10. MSF (2007). The Women Testify, https://www.msf.org/women-testify-10-woman-tell-their-angolan-ordeal

  11. United Nations Commission on Human Rights (2003). “International, regional and national developments in the area of violence against women 1994-2003”, Report of the Special Rapporteur on violence against women, its causes and consequences, Ms. Radhika Coomaraswamy, submitted in accordance with Commission on Human Rights Resolution 2002/52, E/CN.4/2003/75/Add.1, 27 February 2003

  12. United Nations High Commission on Human Rights (2003). E/CN.4/2003/75/Add.1. https://digitallibrary.un.org/record/489001/files/E_CN.4_2003_75_Add.2-AR.pdf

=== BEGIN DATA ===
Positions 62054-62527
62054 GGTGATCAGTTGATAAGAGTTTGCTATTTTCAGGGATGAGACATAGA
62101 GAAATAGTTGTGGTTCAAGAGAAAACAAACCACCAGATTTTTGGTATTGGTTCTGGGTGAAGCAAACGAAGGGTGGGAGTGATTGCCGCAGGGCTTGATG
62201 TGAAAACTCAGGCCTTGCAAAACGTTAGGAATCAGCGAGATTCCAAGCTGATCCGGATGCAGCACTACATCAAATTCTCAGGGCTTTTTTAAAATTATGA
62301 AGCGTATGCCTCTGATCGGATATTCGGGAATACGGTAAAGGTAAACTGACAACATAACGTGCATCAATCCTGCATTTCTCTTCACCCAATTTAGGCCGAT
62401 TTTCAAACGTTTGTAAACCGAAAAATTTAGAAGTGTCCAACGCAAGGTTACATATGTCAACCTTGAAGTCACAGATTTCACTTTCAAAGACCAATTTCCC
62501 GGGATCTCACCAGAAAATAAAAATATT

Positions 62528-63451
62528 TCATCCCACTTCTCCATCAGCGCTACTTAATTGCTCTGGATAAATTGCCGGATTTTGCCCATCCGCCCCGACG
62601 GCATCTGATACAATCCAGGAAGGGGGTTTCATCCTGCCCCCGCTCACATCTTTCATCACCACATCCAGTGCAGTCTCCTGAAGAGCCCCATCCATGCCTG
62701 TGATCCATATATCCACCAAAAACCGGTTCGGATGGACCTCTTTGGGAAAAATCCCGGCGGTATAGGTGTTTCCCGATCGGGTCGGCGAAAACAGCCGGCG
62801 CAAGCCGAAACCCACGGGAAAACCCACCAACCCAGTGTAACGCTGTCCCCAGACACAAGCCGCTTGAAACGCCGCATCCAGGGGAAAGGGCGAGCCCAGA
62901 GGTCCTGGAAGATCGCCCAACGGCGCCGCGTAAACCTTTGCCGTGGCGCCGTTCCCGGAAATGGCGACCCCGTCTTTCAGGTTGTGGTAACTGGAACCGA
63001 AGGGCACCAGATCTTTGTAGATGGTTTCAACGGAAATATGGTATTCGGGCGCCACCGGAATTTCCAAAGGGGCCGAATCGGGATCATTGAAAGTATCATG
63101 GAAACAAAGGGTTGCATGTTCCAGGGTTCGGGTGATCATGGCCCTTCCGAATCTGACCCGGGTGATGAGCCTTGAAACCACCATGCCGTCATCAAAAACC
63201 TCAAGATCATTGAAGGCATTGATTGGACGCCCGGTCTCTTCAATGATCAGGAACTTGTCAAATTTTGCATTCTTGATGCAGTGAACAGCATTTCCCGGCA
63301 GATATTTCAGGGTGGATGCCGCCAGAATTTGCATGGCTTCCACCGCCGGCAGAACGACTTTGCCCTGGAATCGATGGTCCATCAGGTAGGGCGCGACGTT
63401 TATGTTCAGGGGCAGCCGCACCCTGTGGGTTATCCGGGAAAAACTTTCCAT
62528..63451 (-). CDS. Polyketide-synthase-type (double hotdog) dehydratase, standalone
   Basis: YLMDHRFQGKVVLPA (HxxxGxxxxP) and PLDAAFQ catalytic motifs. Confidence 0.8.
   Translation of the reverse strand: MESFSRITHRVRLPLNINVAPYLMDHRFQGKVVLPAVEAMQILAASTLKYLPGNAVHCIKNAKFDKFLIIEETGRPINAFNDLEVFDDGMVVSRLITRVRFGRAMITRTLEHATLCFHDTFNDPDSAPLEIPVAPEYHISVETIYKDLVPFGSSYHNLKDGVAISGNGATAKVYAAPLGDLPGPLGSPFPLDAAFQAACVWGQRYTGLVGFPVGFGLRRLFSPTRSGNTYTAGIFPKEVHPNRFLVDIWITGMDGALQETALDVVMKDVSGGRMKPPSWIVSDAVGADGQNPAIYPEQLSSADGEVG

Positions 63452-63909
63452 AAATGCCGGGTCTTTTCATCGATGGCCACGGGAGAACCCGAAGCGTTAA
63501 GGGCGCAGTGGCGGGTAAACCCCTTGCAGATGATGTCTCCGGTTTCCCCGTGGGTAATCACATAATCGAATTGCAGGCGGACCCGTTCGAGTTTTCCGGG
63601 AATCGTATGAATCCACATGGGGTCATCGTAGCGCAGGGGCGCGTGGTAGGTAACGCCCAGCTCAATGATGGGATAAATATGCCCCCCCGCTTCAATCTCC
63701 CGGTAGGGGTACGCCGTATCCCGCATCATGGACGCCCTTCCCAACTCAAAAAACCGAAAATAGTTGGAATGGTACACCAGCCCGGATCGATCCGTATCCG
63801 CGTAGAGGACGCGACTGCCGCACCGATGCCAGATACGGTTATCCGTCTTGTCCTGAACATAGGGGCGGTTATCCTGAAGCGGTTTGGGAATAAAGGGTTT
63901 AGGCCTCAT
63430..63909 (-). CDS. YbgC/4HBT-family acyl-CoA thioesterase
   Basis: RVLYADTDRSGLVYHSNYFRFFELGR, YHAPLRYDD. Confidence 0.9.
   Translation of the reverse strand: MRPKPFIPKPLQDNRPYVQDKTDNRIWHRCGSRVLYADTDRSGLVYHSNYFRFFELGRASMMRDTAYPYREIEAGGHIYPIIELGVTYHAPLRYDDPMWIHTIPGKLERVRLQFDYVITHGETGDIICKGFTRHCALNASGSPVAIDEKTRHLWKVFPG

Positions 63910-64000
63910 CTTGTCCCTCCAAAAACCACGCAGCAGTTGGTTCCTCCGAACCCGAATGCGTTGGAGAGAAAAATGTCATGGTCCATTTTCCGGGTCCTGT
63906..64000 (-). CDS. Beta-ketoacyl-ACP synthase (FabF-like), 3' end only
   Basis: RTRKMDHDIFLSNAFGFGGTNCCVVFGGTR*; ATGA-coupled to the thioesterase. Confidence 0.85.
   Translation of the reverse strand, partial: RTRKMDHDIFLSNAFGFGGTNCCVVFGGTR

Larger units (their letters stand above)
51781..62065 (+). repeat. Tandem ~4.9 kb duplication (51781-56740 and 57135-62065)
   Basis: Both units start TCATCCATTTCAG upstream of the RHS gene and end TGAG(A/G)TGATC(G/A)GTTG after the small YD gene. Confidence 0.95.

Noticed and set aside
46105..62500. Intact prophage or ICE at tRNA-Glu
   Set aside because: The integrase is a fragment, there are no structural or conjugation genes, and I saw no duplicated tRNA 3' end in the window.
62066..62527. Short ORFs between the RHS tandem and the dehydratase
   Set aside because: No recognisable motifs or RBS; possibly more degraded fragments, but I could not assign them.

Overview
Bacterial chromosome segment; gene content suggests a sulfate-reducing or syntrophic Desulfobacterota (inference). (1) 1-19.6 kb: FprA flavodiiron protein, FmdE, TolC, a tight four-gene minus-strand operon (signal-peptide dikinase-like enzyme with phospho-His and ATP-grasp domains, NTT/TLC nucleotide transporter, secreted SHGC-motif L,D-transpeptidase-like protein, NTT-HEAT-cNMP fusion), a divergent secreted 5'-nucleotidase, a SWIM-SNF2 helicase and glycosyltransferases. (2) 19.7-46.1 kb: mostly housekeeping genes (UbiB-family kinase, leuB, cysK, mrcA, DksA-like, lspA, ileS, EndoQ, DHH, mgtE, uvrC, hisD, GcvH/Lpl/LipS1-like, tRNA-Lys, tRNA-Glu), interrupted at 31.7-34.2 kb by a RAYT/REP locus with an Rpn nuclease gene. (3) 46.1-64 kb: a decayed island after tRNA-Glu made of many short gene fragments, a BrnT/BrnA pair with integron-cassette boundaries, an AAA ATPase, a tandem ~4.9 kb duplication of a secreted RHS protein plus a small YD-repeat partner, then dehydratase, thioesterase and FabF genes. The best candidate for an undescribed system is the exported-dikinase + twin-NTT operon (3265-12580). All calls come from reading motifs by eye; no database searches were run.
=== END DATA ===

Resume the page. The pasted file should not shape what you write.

13. United Nations High Commissioner for Refugees, UNHCR. (2000). "Refworld | Angola: Current political and human rights conditions in Angola". Refworld. https://www.refworld.org/docid/3dedf3204.html

  14. United Nations Office for the Coordination of Humanitarian Affairs (2002) Consolidated Inter-Agency Appeal 2002: Angola, New York and Geneva, 19.

  15. United Nations Security Council (2002) Interim report of the Secretary-General on the United Nations Mission in Angola, S/2002/1353, 12 December 2002.

  16. Uppsala Conflict Data "Angola General Conflict Information". Uppsala Conflict Data Program. https://web.archive.org/web/20141218095556/http:/www.ucdp.uu.se/gpdatabase/gpcountry.php?id=4&regionSelect=2-Southern_Africa